Wednesday, July 31, 2013


There's something calming and meditative about watching hummingbirds. Like sitting in front of a good log fire, mesmerized by its crackling and warm, pulsating glow. I've been sitting here for over 6 hours and I'm still fascinated, held by the spell of the hummers.

"Here" is Madera Canyon in southeast Arizona. I've been at the Kubo lodge since 10:30 am waiting for the previously-reported Berylline Hummingbird. And there are few nicer places to wait…

Kubo B&B, Madera Canyon.

There are Broad-billed Hummers confidently flying around, seemingly oblivious to everything but the artificial nectar of the feeders. A shy Violet-crowned Hummer sneaks in occasionally, faithful to the same tiny red feeder. And the giant Magnificent Hummers zip around the place pretending to be "real" birds. But still no sign of the Berylline.

And the human birder show is equally interesting. I meet Jon Dunn and Dan Singer and reconnect with Laurens Halsey (who first photographed the Berylline - see here.) Jon is fascinating to talk to - and confirms the rumors that the Sage Sparrow has been split into two species - Bell's Sparrow (the previous subspecies of belli and canescens) and Sagebrush Sparrow (the monotypic nevadensis.) And like this year's addition of Purple Swamphen, and last year's Rosy-faced Lovebird and the Scripp's / Guadalupe Murrelet split, that means extra potential ticks this year that weren't available in the past. Oh - and a sigh of relief that my hard-earned trio of Rosy-finches weren't "lumped" into one species.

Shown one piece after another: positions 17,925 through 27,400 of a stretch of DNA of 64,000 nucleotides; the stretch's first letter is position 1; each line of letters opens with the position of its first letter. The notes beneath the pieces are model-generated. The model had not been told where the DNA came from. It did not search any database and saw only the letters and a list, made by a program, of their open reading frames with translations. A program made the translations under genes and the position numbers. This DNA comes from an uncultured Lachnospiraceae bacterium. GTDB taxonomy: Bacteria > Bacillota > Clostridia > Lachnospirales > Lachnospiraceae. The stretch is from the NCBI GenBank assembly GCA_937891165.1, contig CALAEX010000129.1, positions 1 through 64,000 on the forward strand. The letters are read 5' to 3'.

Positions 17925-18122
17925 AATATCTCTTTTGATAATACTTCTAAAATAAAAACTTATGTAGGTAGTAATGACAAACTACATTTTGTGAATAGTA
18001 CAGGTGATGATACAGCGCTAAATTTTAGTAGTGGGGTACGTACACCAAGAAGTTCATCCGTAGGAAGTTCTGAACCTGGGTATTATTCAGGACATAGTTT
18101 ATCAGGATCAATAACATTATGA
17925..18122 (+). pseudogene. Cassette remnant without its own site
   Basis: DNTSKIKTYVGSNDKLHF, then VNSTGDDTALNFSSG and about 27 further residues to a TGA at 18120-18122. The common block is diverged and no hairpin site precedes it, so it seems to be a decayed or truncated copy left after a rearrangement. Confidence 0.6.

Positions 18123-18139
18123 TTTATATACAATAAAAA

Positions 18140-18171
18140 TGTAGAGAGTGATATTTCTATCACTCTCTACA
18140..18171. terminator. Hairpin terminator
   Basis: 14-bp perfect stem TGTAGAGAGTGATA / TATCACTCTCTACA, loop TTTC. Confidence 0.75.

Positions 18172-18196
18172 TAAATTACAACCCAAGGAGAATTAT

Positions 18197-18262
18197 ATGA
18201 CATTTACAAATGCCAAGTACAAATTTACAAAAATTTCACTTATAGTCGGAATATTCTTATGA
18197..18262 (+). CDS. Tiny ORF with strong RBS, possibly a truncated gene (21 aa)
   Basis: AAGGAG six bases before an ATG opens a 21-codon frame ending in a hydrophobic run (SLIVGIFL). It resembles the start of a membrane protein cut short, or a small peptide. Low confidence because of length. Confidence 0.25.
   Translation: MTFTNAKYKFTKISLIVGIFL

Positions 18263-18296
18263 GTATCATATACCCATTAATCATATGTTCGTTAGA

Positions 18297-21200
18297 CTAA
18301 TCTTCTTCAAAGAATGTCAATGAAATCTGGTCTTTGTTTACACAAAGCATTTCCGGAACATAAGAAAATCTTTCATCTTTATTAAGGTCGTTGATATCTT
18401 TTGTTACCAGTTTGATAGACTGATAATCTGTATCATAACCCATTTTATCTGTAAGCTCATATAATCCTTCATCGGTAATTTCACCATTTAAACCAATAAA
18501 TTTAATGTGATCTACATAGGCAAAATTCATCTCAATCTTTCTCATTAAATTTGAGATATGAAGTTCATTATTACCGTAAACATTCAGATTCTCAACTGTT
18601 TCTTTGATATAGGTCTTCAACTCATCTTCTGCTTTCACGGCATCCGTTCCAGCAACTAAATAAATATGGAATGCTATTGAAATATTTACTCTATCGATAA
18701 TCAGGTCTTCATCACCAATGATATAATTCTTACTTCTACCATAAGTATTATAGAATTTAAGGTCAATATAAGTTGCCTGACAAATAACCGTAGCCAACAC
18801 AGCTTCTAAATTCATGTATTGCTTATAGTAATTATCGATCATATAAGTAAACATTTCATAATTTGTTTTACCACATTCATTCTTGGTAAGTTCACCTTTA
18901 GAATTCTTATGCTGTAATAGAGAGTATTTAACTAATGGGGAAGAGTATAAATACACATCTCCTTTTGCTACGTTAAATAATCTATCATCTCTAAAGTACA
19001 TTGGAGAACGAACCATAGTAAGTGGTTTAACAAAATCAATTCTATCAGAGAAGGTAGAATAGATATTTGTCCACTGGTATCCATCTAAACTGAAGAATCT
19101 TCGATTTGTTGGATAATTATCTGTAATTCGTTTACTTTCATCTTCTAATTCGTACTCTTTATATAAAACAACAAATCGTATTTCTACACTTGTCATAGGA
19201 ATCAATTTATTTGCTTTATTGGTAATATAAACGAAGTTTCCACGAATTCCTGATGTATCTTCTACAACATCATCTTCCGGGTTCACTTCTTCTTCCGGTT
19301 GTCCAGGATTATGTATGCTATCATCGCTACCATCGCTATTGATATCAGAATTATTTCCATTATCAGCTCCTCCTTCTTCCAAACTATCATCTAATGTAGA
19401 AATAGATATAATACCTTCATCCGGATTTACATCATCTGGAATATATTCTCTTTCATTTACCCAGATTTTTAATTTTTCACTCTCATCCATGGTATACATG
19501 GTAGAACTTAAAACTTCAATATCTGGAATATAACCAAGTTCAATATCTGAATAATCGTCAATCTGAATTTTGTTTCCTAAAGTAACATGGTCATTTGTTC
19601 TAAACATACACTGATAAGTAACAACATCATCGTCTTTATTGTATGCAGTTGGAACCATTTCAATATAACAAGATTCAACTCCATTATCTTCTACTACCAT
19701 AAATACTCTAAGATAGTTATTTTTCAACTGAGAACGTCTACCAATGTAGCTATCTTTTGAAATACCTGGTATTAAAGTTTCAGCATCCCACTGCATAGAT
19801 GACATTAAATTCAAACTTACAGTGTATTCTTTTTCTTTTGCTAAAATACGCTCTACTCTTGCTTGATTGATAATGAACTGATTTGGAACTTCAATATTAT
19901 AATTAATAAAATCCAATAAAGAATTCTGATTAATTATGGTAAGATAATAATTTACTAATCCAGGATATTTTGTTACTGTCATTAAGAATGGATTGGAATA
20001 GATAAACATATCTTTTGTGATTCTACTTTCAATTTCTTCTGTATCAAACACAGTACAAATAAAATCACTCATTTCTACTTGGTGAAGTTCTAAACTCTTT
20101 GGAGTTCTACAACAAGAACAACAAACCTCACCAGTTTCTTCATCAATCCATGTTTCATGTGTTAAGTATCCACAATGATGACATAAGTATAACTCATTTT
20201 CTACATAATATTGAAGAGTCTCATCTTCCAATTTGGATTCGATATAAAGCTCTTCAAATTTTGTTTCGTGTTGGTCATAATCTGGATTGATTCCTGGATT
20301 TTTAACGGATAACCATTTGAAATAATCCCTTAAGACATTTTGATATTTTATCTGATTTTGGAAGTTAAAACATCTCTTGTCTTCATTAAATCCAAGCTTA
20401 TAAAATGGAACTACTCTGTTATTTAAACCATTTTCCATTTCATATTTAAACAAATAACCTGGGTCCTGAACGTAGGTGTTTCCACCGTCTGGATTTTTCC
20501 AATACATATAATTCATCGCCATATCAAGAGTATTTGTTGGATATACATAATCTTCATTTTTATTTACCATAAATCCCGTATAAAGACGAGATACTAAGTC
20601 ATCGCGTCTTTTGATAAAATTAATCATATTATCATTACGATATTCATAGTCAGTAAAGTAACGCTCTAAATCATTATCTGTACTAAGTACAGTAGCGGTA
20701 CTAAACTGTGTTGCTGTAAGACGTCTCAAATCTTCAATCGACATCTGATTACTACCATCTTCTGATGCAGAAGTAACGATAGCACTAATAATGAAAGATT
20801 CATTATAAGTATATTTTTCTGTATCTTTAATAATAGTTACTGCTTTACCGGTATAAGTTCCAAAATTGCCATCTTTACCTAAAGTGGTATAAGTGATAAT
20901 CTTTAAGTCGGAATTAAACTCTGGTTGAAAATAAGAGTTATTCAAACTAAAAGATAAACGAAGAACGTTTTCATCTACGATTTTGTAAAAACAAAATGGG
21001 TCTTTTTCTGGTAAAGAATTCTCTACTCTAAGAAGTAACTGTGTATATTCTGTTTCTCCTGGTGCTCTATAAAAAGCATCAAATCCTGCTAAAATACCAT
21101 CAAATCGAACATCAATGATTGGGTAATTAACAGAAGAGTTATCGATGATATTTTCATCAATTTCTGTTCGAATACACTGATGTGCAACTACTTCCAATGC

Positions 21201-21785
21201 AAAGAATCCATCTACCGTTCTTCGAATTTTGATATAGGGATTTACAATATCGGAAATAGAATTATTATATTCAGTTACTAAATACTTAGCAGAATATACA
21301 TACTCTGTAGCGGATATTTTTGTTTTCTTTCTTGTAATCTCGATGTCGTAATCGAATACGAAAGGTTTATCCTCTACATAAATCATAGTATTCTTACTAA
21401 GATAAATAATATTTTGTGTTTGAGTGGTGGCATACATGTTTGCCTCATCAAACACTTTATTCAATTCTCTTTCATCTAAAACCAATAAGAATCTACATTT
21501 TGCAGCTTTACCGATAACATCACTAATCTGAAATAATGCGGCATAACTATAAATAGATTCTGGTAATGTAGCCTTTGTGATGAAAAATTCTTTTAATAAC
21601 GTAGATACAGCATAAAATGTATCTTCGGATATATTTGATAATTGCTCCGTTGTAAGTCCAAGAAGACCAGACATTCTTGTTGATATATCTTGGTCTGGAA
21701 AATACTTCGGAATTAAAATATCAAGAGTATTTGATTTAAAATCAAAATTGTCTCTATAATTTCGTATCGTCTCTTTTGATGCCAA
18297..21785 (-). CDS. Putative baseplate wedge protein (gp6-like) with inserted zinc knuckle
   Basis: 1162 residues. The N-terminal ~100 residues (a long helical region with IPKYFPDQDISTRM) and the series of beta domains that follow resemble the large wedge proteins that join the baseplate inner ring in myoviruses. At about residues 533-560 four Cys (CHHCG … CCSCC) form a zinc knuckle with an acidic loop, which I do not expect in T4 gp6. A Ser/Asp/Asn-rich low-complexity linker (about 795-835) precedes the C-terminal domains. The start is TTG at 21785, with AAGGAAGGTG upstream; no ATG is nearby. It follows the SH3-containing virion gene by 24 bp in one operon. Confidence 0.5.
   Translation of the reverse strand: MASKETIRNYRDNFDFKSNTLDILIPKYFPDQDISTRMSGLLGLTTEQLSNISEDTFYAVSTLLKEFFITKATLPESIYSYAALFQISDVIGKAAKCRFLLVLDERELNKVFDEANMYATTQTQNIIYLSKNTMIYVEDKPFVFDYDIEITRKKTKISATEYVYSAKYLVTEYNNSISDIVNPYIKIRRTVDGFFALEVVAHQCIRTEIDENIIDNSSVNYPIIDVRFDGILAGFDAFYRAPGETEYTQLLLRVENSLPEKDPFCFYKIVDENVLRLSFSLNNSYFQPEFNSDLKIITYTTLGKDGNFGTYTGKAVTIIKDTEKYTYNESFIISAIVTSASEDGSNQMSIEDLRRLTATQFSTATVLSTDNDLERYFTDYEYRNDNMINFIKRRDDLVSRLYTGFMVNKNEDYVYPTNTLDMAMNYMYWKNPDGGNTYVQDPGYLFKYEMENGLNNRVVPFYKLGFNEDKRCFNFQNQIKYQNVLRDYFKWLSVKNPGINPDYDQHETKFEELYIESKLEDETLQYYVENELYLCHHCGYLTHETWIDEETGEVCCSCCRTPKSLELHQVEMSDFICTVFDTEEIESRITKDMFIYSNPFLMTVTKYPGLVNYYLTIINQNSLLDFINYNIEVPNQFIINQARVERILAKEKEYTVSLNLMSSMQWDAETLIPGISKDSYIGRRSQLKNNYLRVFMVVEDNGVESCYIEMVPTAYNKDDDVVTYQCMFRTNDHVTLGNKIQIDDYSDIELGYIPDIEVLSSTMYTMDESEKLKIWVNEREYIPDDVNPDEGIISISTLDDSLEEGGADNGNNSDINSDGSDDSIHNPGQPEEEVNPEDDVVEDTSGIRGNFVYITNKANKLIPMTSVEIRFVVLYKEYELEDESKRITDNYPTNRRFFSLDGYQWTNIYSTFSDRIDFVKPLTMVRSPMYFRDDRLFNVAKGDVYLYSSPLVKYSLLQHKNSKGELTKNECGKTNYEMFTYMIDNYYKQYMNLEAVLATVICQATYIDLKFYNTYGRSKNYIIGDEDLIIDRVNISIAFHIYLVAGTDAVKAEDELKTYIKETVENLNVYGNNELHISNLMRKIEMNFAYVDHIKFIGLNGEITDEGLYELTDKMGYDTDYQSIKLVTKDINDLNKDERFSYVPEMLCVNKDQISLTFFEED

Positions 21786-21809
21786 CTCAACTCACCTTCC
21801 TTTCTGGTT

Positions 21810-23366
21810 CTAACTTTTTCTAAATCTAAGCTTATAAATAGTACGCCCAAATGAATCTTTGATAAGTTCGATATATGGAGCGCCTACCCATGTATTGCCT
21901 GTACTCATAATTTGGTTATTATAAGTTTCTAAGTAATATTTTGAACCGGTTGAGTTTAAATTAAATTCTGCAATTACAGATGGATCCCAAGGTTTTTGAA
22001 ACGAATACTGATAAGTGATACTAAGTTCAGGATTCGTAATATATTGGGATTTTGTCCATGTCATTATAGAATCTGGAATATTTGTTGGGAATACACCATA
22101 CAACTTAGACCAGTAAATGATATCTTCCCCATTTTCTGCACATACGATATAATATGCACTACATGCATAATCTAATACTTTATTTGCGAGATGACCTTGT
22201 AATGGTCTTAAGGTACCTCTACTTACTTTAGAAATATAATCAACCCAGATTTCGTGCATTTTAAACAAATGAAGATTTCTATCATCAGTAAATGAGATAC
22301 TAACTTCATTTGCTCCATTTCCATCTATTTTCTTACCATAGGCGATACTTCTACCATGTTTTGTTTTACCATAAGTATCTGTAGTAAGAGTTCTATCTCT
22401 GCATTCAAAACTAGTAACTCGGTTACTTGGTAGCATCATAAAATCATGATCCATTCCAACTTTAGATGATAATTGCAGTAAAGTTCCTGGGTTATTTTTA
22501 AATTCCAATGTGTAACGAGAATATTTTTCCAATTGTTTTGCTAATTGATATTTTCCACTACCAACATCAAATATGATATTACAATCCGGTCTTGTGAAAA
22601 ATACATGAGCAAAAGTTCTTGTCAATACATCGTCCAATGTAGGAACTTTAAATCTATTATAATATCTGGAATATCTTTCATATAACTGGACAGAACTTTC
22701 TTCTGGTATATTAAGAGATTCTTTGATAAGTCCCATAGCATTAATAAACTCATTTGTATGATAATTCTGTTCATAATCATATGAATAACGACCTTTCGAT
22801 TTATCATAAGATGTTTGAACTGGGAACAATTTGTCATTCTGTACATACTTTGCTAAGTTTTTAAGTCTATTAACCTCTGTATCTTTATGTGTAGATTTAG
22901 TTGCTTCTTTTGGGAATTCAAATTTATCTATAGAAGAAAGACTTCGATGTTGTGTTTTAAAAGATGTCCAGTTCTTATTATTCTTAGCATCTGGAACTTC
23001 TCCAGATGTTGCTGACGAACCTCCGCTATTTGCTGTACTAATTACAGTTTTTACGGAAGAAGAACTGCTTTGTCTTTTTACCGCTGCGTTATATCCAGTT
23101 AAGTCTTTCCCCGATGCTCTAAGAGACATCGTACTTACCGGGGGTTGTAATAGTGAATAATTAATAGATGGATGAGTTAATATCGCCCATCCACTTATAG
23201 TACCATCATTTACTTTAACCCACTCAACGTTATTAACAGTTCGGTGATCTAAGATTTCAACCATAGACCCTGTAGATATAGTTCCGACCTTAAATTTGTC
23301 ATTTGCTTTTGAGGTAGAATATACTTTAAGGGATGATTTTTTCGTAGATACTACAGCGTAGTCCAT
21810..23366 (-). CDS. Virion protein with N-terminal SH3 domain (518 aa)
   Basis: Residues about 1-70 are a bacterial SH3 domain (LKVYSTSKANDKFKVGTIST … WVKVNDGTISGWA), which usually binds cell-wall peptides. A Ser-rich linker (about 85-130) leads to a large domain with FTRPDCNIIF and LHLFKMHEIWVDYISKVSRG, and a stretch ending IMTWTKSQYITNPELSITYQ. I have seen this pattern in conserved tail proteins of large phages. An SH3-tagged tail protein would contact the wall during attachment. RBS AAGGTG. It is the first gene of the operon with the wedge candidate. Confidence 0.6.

It's getting late. Slowly the birders drift away until there's just a few of us holding vigil. How long will I wait? I flew in this morning from California, and I'm tired. I could conceivably spend all day tomorrow doing the same, staring at the same feeder. At what point do I start going insane [Ed - umm….the point where you decided to do a Big Year?

And then at 5:04pm, 394 minutes after arriving, I see it. It's an odd feeling to be staring at the thing you've been imagining seeing all day - a kind of surreal experience. "Umm…that's…there's…oh wow…" I'm tongue-tied as I'm watching a bright emerald hummingbird with bronzed wings and tail. It stays a few seconds on the feeder - the same upper right feeder where it was seen yesterday - and then retreats to the tree behind…

Phew! And what a bird! A tiny beady eye set in the emerald of the head and upper-body plumage, and the bronze of the flight feathers. The bird returns again at 5:15 for a longer view, giving me time for some better digi-scoped images…

One thing I've learned this year is patience. In the past I'd have given up waiting after a few hours. But slowing down and waiting for the birds to come to you - and being patient - can really pay off. Obviously, that's not always the case. See here and here for examples of it not paying off - all involving Mountain Quail!)

My next trip is an entirely different target. I'm trading the diminutive frame of the Berylline Hummingbird for the giant chicken-like one of the Himalayan Snowcock - a bird of the high mountains. But like today's Berylline, it's a secretive bird, and I'm expecting an equally long wait. But hopefully not as long as the Mountain Quail…

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NEW YEAR BIRDS (1): Berylline Hummingbird

Tuesday, July 30, 2013